Across transportation, agriculture, industry, commerce, and finance, GPS has replaced earlier technologies, opened up innovative applications, and led to new ways of doing old things. GPS now plays a key role in the critical infrastructures of all industrialized nations, from the most sophisticated telecommunications system to the production of a simple loaf of bread.
Wheat is the world’s second staple food, and bread its main product. Bakers have been around for 30,000 years. GPS, among its manifold other duties, now also helps bring us our breakfast toast and midday sandwich.
British farmers sow 2 million hectares (5 million acres) of wheat per year, harvest 8 tonnes per hectare (3.6 U.S. tons per acre) and sell it at £150 a tonne ($214 per U.S. ton), making their harvest worth £2.5 billion ($3.9 billion). Nearly a billion pounds-worth ($1.6 billion) goes to make bread.
We use Britain as an example because we are British, but this same truth holds, at much grander scale, when you consider the United States, Russia, and many other European nations.
A vital value chain wends its way from farm to mill to bakery to store to home: in the UK, 99 percent of households buy bread, 99 percent of which is made in this country, 80 percent of it from domestic flour. This relatively closed value chain lets us see how GPS is used, and that its loss would increase the price of a loaf and translate into inflation.
GPS serves as the basis of the precision agriculture, cutting fuel costs and enabling selective and variable rate optimized application of fertilizers. It lets farmers use less manpower, reduces soil compaction, and even minimizes operator fatigue. Farmers now spend much more time on yield monitoring and within-paddock zone management than leaning on gates chewing straws. Though the capital cost of precision agriculture is high, the annual benefits are comparable with the investment. Losing GPS-based precision agriculture would increase the price of bread by at least 2 percent.
Transport logistics is the glue that joins our value chain together. GPS in fleet management optimizes routings, accelerates dispatching, prevents theft, improves driver behavior, and delivers fuel efficiencies. Loss of GPS in the transport links in our chain would increase fuel costs alone by 13 percent.
On top of all this, GPS is the ultimate source of precision timing supporting telecommunications links at every stage of the value chain, from wheat futures trading and banking transactions to voice, data, and Internet traffic.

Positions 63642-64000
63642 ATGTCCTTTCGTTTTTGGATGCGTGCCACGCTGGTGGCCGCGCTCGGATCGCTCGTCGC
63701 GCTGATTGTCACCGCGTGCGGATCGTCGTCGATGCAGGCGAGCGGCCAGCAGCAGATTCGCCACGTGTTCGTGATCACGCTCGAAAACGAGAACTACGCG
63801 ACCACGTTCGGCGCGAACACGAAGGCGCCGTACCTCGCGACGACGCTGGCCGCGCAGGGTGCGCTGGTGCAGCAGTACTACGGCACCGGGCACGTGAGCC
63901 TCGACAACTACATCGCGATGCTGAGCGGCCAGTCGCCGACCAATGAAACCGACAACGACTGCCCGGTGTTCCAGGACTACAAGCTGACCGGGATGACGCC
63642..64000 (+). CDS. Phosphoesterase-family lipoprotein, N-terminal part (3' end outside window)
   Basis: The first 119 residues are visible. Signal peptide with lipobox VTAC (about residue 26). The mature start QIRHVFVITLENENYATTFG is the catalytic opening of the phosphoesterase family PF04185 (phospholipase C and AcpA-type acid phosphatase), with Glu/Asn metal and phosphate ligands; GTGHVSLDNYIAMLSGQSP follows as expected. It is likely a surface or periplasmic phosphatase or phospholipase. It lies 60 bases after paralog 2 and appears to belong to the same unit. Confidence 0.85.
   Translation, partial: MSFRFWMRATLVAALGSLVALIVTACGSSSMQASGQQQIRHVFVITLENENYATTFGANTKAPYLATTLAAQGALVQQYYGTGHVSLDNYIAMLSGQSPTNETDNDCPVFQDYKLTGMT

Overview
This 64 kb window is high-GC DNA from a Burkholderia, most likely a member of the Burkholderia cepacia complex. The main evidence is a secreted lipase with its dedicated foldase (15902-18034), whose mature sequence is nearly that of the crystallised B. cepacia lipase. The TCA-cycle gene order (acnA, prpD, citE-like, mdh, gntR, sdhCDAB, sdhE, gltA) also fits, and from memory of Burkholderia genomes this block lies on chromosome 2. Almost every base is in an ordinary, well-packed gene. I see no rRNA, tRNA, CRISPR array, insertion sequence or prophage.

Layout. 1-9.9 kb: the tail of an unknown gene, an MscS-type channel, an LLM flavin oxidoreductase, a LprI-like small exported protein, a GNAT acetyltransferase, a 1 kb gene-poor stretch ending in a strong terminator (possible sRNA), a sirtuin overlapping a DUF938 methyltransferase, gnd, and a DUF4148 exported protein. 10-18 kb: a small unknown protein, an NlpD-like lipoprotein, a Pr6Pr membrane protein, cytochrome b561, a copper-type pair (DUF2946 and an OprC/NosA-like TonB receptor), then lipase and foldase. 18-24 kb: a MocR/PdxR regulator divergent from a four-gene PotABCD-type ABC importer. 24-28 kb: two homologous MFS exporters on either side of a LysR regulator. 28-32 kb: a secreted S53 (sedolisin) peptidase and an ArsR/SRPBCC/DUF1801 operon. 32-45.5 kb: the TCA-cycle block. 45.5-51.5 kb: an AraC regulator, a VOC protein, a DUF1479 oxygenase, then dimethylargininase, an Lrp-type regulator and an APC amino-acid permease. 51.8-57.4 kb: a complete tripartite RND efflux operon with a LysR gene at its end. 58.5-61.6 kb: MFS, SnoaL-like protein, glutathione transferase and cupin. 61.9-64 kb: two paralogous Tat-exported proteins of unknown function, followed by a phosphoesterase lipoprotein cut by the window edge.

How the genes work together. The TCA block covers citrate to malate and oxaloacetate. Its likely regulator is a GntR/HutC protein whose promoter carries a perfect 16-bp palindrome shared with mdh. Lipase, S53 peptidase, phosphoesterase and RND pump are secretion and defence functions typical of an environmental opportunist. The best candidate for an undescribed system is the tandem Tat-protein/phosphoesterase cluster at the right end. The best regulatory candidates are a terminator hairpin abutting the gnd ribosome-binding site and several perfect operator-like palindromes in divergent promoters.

The sudden loss of GPS in farming, transportation, communications, business management, and retail distribution, would substantially raise the price of bread, hit every household, and impact the national economy.
What applies to a traditional and at first glance low-technology product like bread applies across the board. The recent report on GNSS vulnerabilities by the Royal Academy of Engineering says that GPS and other satellite navigation services have applications so pervasive that there is now a real threat to global security if the systems should fail — or be interfered with. The signals are used by almost every industry: rail, road, aviation, space, maritime, agriculture, energy, surveying, construction, law enforcement and communications.
Dependence on GNSS connects many otherwise independent services into a so-called accidental system — with a single point of failure, the satellite signal. And a satellite signal, says the report, is a weak foundation for important services, since it can fail in dozens of ways.
GPS is no longer the only GNSS, of course, as many nations, recognizing its political and economic value, have developed their own systems, and augmentations to enhance accuracy and integrity. Over the next few years, the number of navigation satellites may approach 150. This will help reduce vulnerability to the loss of GPS and so will be a benefit in the short term.
But the long term is a very different matter. All these systems now use, or shortly will use, essentially the same technology. And, crucially, the same radio frequency bands.
In those frequency bands, GNSS is threatened by rising levels of radio interference. This threat has several strands that are being recognized separately and handled individually, but which taken together will determine the future of GNSS.
We face a Triple Whammy!
The First Threat